While growing up, I was the recipient of a weird judgment- one that made me worthy of malaria treatments. The sickening part of it all was the judge needed me to meet just a condition- Fever.
I somewhat feel like I wasn’t the only one who had to go through these series of judgments. It’s quite easy to understand why we get diagnosed with malaria faster than a new baby joins our world! (of that, I may have exaggerated.) After all, we did grow up in a location where malaria infection is rampant.
However, here is my question. Is it always malaria when we’ve got a fever? Anyway, let’s start with understanding what this fever is.
Well, fever defines the condition of abnormally high body temperature. You know so well that body temperature explains how cold or hot your body is. In other words, when Paul puts his hand to his neck, and he believes he feels warmer than every other day, it’s safe to conclude he’s got a fever.
But you know what? Paul is scared to announce his fever to his mum because he knows he will get to take the needle for treating malaria. Well, are we not all scared of needles?
Still, while fever can indicate malaria, it can point out several other infections and pathological conditions. It is a more common occurrence when you come down with a cold! We’ve still got the Typhoid Fever to consider!
Even more amusing is the fact that you can observe fever in physiological states such as during/after exercises, ovulation, when a kid grows a new tooth or from just standing in the sun for a long time.
Now, fever in itself won’t always pose any real threat to one’s health- as long as it doesn’t go so high to cause convulsions, and ultimately, death. But I believe we all understand the vivid picture that fever is an indication of another condition.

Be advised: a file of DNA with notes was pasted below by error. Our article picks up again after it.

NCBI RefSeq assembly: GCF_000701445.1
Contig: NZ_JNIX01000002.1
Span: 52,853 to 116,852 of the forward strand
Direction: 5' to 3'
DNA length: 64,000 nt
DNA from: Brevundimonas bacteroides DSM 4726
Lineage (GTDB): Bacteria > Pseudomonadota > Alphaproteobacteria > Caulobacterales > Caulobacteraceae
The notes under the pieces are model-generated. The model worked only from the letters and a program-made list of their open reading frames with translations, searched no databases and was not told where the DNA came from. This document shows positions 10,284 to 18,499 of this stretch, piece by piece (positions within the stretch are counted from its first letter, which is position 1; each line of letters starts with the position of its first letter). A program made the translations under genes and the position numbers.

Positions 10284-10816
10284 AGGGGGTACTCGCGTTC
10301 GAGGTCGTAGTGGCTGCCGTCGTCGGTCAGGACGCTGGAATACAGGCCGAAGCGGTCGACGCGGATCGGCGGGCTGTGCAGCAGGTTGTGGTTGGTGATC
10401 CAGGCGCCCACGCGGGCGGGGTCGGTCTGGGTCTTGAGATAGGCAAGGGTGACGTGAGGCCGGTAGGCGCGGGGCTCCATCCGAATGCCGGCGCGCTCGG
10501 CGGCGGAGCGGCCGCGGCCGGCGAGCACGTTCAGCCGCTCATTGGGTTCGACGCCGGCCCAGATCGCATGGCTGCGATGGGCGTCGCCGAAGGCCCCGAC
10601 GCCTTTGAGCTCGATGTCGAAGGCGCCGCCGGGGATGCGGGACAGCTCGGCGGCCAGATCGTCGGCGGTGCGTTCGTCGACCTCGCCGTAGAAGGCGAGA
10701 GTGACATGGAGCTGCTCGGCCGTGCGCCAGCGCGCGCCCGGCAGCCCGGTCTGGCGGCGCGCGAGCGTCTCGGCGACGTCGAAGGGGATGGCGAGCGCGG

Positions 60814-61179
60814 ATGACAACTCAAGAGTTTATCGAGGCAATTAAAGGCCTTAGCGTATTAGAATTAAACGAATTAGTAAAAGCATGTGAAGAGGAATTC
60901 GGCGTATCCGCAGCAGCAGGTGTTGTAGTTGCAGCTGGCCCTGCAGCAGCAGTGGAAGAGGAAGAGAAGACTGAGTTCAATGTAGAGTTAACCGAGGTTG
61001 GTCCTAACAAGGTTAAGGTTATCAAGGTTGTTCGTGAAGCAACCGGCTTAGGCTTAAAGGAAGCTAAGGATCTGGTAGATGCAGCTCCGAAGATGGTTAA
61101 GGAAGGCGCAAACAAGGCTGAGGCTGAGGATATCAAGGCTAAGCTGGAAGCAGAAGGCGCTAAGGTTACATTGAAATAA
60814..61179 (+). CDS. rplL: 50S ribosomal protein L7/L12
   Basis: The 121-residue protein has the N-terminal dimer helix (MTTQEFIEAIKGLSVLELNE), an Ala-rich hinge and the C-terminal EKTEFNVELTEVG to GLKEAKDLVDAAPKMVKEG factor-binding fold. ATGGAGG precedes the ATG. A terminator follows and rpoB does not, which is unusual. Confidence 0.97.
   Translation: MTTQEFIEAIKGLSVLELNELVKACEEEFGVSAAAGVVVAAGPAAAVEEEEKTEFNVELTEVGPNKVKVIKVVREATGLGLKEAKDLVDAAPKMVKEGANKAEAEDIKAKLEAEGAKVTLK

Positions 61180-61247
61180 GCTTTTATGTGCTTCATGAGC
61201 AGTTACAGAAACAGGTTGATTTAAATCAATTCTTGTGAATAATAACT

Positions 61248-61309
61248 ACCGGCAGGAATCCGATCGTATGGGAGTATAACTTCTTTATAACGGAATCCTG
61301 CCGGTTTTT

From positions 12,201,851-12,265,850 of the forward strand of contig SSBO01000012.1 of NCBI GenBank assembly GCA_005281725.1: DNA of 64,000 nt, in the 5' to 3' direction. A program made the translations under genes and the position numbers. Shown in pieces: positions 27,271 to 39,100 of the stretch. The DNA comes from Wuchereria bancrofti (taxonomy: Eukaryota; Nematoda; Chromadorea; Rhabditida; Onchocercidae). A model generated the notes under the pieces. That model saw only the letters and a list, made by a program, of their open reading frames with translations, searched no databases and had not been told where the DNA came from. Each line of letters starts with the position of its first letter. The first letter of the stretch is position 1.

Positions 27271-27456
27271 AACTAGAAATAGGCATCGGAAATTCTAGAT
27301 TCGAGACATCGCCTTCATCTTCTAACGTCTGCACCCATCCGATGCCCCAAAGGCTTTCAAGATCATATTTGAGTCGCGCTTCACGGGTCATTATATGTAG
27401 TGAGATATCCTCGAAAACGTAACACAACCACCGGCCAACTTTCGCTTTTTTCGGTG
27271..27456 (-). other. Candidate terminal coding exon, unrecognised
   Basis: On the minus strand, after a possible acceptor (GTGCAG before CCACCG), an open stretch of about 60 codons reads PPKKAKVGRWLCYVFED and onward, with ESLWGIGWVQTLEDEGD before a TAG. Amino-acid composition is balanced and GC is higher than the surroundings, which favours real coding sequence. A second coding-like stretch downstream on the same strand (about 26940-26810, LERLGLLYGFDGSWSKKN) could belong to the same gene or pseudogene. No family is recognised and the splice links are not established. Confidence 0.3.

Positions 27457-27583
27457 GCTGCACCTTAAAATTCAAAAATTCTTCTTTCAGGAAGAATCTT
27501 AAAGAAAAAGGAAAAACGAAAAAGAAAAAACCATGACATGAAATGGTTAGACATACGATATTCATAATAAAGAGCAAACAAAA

The conclusion here is not to judge every fever state as a result of malaria because it isn’t the only condition that can raise your temperature.
So, what if the next time you can feel your temperature rising, you take an inventory of yourself and talk to a doctor? That way, you could get the right diagnosis and a safe prescription.
Moreover, I’ve noticed people find it shocking when they hear that fever is, more or less, a defense mechanism against infections.
When your body gets invaded by pathogens, one of the substances that get released is pyrogen. It comes from the body’s immune system or the invaders themselves. These pyrogens get carried to the brain in the blood, affecting the hypothalamus regulation of body temperature.
A simple explanation of the effect of pyrogens will be to tell you that the brain gets a false sensation of cold. Thus, it sets into motion body processes that will raise your body temperature. However, the body was never cold, the temperature rise only increases the body temperature above normal levels.
However, this above-normal temperature should help prevent the growth of invaders, or may even kill some. There is also the belief that this high temperature enhances the ability of the body’s immune system.
So, is fever a state of emergency? Well, it doesn’t always signify such a state. Still, put your focus on determining the underlying cause and yeah, that cause isn’t always going to be malaria.